Hello all, I just talked to a friend that cleaned the front of his early 1951 XK120 block in preparation for Magnafluxing. After removing some grease he found two of the threaded bolt mount holes for the early style, front-mounted half round type, engine mount had cracks on the block around the holes. Is this why they changed the style of mounting? At first I said I bet it was in an accident but he suggested that perhaps they fatigued the block as a result of a less than ideal design. It is something I will have to check on my early engines I have as spares. Thanks, Gary
Do you mean the C.2331 block or the C.4820 block?
The first and second front engine cross plates did not have angle struts on the rear going to the block.
The third version did, which added stability, but there are no holes in the C.2331 block to attach these struts.
My cross plate had a stress fatigue crack running upwards from the bottom hole where it attaches to the front timing cover. The holes are too close to the edge of the piece.
There was also a change to the timing cover; it got thicker around the bolt holes, probably for the same reason.
Cracks in the plate, or cracks in the block? The early plates flexed a bit every time you pushed in the clutch. I could see cracks in the earlier plates. Moving the mounts back to the sides also took some of load off of the transmission mount, which was also different, early to late. When did the trans mount go from the slab to the angled bobbin? Maybe about the same time?
FWIW, my early-- pro date, 62 Oct-- E Type still had the bobbins. Not sure why they went to that goofy spring plate. The bobbins seems to work fine.
Bobbins or round mounts began to be used on 120s finished in July 1952 according to Porter.
However, they were on Mark Vs beginning in mid 1950, as a little over half of them had them. The change involved drilling a couple of extra holes in the chassis.
Mark VII never used the slab mounts.
672027, April '52, has the slab mount. Unknown whether it had the braced front plate, as the original engine was gone when I got it.
I found a welded repair to my front engine mounting plate. Mine has the C2331 block, so can’t use the angle stiffeners. I wonder if there’s any reason the plate couldn’t be remade in a slightly (or much) heavier gauge steel…? Hardly rocket science…!
Are your horse collar plates a single thickness, or are the bent-over ears overlaying and welded on? I modified this one, which I am sure was a reproduction, to work with the different timing cover bolt layout of the later blocks.
Mike, mine is single thickness (haven’t measured it) and the ends where it goes on the engine mounts are just bent over at 90 degs.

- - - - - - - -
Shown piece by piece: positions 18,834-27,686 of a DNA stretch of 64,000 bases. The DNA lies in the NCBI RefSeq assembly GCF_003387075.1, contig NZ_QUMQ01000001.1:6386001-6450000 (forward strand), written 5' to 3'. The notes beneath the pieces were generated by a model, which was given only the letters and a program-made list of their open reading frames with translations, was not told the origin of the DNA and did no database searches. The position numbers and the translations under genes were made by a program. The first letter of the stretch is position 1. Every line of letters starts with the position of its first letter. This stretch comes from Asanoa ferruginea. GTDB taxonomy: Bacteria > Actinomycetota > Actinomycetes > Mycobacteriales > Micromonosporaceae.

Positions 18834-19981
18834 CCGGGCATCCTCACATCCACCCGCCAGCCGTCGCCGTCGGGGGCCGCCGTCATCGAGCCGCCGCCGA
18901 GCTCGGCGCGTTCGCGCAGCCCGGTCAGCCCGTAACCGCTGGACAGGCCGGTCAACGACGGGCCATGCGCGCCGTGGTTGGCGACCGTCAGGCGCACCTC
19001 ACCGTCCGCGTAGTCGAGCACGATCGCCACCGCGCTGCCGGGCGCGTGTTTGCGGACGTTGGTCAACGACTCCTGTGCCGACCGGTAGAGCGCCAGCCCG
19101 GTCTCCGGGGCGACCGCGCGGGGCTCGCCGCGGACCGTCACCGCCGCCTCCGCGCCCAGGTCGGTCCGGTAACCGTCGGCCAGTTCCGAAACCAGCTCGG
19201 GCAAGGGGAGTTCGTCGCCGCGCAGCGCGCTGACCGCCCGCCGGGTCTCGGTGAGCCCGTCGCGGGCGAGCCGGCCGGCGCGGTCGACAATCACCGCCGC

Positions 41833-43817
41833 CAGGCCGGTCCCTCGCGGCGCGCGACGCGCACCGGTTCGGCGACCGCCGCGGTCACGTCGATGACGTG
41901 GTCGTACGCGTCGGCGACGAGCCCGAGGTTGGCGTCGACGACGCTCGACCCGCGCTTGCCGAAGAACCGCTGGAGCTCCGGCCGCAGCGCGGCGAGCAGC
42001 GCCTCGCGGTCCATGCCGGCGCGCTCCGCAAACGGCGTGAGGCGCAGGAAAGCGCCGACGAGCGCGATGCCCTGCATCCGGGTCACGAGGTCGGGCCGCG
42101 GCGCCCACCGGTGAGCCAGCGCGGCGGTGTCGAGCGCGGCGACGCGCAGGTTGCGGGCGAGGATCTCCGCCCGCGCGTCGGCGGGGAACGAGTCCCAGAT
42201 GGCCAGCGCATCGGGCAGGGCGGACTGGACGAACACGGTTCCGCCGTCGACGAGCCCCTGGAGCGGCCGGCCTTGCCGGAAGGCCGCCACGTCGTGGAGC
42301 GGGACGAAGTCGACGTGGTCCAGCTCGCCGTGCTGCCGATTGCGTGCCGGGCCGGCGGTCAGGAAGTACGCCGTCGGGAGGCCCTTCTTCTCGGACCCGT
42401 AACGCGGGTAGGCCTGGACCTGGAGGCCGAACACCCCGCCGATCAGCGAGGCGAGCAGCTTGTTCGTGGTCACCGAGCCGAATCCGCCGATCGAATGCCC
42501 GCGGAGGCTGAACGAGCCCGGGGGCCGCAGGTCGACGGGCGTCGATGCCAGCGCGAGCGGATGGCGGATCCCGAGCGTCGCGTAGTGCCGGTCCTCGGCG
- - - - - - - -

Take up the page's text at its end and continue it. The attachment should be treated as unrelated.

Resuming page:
Hard to tell from the photo, but the plate above is a welded assembly made up of 3 pieces. I think -somewhere- I have another just like it.
Mike, yours would have had the angle struts.
The cross plate is a single piece bent at the ends.
I don’t know that I would make a whole new thicker plate, as we won’t be racing/abusing these cars. I would be mistrustful of a simple surface weld repair. I used a cutting wheel to open up the crack first, so I would be sure to get full penetration of the weld on both sides. 11,000 miles later its still ok. If you’re worried about the crack developing again, you could build up some weld below the bolt hole to add some strength there where the stress is greatest, or weld a bushing over the bolt hole and use a longer bolt.
Some of the earlier timing covers had a passenger-side boss that doesn’t quite meet flush with the back of the horse shoe engine plate. If yours is one of those, then you’ll be wanting to fit a spacer so that it does. The spacer on mine was missing and as a result, a previous owner simply torqued the bolt there contorting the plate until it met the boss face.
Hello all, my friend and I are astonished at the outpouring of well intended and helpful advice. Many thanks for that. I spoke further with him and he wanted to point out that the front alloy engine cover shows no damage in the area through which the bolts that attach the front engine support pass through. He is now thinking that perhaps since the cover is not cracked in those two places where the block mounting holes are cracked, perhaps someone in the past has inserted too long or perhaps oversize bolts in the block thereby cracking the block. I have never heard of the front mounts causing a fracture in the block where they mount although I, like others who have commented, have seen the mounts themselves cracked. In light of the fact that the original alloy front engine cover is not cracked like the block, perhaps the cause was indeed made by human error and the issue is not a design flaw.